The original Holy Rosary Church built in the 1870s
The city of Bundaberg, situated at the southern end of the Rockhampton Diocese, began its European history around 1866 when timber getters began their onslaught on the heavily timbered scrub that grew in the area. Although the district was populated by the Taribelang People more permanent European settlement began around a year later.
However, expansion was influenced more in the 1870s by the potential for agricultural exploitation. The people were drawn from a diverse collection of national origins. The same may be said of the twenty-first century.
Fr Constantine Rossolini
In the 1870s, the Catholic population was served by priests travelling from Maryborough. Father Thomas O’Brien celebrated the first Mass in Walter Adams Hotel, the Metropolitan, known then as Adams Hotel. On October 3, 1875, he was present to officiate at the opening of the small wooden church, the Church of St Mary of the Holy Rosary (which came to be known as Holy Rosary Church).
Bundaberg remained attached to the Maryborough Parish until the connecting road between Bundaberg and Mt Perry was constructed around 1873. The region then became a member of the Gayndah-Mt Perry Parish. Father Constantine Rossolini was appointed Parish Priest of Gayndah circa 1873.
Saint Mary MacKillop
In 1876, the Sisters of Saint Joseph (founded by Saint Mary MacKillop) arrived in Bundaberg ahead of Father Rossolini who moved his residence to Bundaberg in December, 1876. The Sisters of Saint Joseph began a fine educational tradition that has extended down to the present day.
St Joseph’s School in the early 1900s
Saint Mary MacKillop is known to have visited Bundaberg on two occasions. It was with much regret that Father Rossolini and the Bundaberg community generally saw the departure of the Sisters of Saint Joseph from the town in 1880. In 1881, Nuns from a breakaway branch of the Sisters of Saint Joseph arrived to teach in the school and they remained until around 1897.
The Sisters of Mercy convent on Bourbong Street
On July 10, 1897, five Sisters of Mercy came to take up teaching duties. They were to remain until lack of numbers forced their withdrawal from schools in the 1980s. The Presentation Sisters also operated a school for a few years in Bundaberg in the 1960s.
Early Christian Brother’s students
The Christian Brothers were invited to open a school for boys; the school opened in 1919 with an enrolment of 90 students. From only one school in 1876, there are today three primary schools and one coeducational secondary school serving both the Catholic and wider communities.
Holy Rosary in the 1890s
By the end of the 1870s, the small wooden church of Saint Mary of the Holy Rosary was proving to be inadequate for the needs of the congregation. A decision was made to replace it. The new church, erected in 1888, was designed by Francis Stanley, the great nineteenth century architect of colonial Queensland.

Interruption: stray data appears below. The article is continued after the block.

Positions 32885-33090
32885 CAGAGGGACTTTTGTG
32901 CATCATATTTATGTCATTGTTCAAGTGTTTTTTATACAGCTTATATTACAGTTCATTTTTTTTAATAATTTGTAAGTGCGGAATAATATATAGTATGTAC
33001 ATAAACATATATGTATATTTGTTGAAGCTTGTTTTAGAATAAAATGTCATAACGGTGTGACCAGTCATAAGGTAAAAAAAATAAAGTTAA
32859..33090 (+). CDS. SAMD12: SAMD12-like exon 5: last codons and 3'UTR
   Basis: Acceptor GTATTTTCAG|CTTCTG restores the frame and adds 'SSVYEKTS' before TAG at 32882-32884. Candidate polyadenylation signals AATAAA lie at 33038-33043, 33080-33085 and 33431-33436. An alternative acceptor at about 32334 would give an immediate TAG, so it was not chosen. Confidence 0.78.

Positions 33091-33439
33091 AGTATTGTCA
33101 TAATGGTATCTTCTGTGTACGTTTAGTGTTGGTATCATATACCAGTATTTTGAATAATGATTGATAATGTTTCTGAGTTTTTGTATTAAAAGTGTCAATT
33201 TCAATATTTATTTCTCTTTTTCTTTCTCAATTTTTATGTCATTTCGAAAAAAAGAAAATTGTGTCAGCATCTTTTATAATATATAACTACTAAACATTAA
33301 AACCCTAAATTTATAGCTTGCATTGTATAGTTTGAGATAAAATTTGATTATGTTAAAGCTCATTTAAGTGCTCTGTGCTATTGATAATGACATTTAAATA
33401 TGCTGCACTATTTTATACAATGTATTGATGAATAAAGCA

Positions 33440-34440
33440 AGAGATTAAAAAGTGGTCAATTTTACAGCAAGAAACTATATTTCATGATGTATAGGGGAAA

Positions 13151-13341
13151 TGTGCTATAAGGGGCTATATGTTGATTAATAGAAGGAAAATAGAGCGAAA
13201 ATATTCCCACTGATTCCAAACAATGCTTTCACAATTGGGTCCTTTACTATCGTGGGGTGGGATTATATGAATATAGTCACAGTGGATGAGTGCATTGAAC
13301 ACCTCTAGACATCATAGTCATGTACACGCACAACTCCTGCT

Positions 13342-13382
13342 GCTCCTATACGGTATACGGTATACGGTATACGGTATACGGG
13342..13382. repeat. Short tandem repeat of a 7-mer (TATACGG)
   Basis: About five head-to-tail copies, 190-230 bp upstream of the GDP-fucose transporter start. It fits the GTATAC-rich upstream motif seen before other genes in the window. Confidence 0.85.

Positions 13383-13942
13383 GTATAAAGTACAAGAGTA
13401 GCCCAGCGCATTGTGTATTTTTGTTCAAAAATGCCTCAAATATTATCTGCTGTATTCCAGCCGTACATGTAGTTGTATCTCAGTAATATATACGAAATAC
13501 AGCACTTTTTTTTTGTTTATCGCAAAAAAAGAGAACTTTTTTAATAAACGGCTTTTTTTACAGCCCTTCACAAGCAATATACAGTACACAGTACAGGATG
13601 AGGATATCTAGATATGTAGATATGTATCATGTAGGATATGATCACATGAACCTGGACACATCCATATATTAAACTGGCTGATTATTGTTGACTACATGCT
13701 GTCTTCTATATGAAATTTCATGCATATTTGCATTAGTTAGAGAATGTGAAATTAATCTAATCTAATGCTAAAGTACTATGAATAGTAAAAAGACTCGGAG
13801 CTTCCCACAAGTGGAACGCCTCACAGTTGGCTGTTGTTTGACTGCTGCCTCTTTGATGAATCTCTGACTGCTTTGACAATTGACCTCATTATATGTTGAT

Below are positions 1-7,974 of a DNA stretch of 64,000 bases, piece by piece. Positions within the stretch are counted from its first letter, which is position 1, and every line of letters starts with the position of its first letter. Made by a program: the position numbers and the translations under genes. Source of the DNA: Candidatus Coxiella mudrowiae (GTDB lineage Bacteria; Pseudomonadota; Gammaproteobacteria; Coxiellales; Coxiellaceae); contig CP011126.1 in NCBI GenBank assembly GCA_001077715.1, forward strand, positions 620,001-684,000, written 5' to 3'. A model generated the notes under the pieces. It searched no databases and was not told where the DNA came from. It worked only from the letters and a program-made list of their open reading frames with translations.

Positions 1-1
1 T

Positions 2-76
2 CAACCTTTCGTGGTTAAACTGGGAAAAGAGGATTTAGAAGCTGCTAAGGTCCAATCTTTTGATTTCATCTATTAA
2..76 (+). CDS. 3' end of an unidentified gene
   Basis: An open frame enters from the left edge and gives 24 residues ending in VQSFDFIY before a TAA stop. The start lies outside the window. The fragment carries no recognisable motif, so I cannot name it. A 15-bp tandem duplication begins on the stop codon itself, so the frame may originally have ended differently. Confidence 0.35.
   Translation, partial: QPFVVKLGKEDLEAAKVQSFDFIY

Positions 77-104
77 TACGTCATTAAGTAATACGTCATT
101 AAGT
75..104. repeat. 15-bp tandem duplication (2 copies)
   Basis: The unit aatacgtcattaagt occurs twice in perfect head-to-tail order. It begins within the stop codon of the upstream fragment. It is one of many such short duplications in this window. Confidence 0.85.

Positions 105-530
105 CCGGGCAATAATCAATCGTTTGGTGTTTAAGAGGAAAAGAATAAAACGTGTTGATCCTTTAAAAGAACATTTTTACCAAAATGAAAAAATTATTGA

Its neo classical style is unusual for Australia but it adapts well to Queensland’s warm climate. Another feature of its construction was that it could be extended as the need arose. This need became apparent in the 1920s; the transepts and sanctuary were added in 1925/1926. Father Rossilini died in November 1893 and was buried on the north side of the church.
The orginal St Patrick’s Church on the left before being destroyed by a fire
The Parish continued to expand. Curates were appointed to assist in the duties of the Parish Priest and the parish itself was divided into more manageable portions. Saint Patrick’s Parish, West Bundaberg came into being in 1946 while Saint Mary’s, South Bundaberg, became another parish in 1952.
St Mary’s School students perform for St Patrick’s Day around 1964
With this expansion, Masses were also said in the outlying reaches of Burnett Heads, Bargara, Elliott Heads, and Pine Creek. Many different bodies have been active within the Bundaberg boundaries. The Hibernians (H.A.C.B.S.) were one of the earliest.
The Saint Vincent de Paul Society was established in the 1930s and is still active in today’s society. Within the parishes various sodalities, such as the Holy Name Society and the Children of Mary were features of Catholic life. Catholic Action Groups (such as The National Catholic Rural Movement) were characteristic of parish life in the 1940s and 1950s. All served the needs of the community in their time.
Sister of Mercy in the early 1960s
While the church initially established educational facilities, the needs of the sick and aging were also addressed. The Mater hospital commenced it’s compassionate work in 1946 under the care of the Sisters of Mercy. Kepnock Grove Aged Care Facility was also established in the early 1990s.
Holy Rosary during renovations in 1989
In the early years of the twenty-first century, the Catholic community is again adjusting to change. The number of priests ministering to the needs of the parishioners has diminished to the same number it was in Father Rossilini’s day.
Parishioners carry the World Youth Day Cross in 2007
However, lay people have committed their time and talents to assist the Parish Priest. This support is given in such forms as Education and Formation Teams, Mass Ministry Teams, Prayer Groups, and Ecumenical Groups.
Bishop Brian Heenan launches the Catholic Parish of Bundaberg website the same day the Parishes are united
Today, the story has turned full circle. The three parishes have been united to form The Catholic parish of Bundaberg. It was proclaimed by Bishop Heenan, Bishop of Rockhampton on the 15th June, 2007.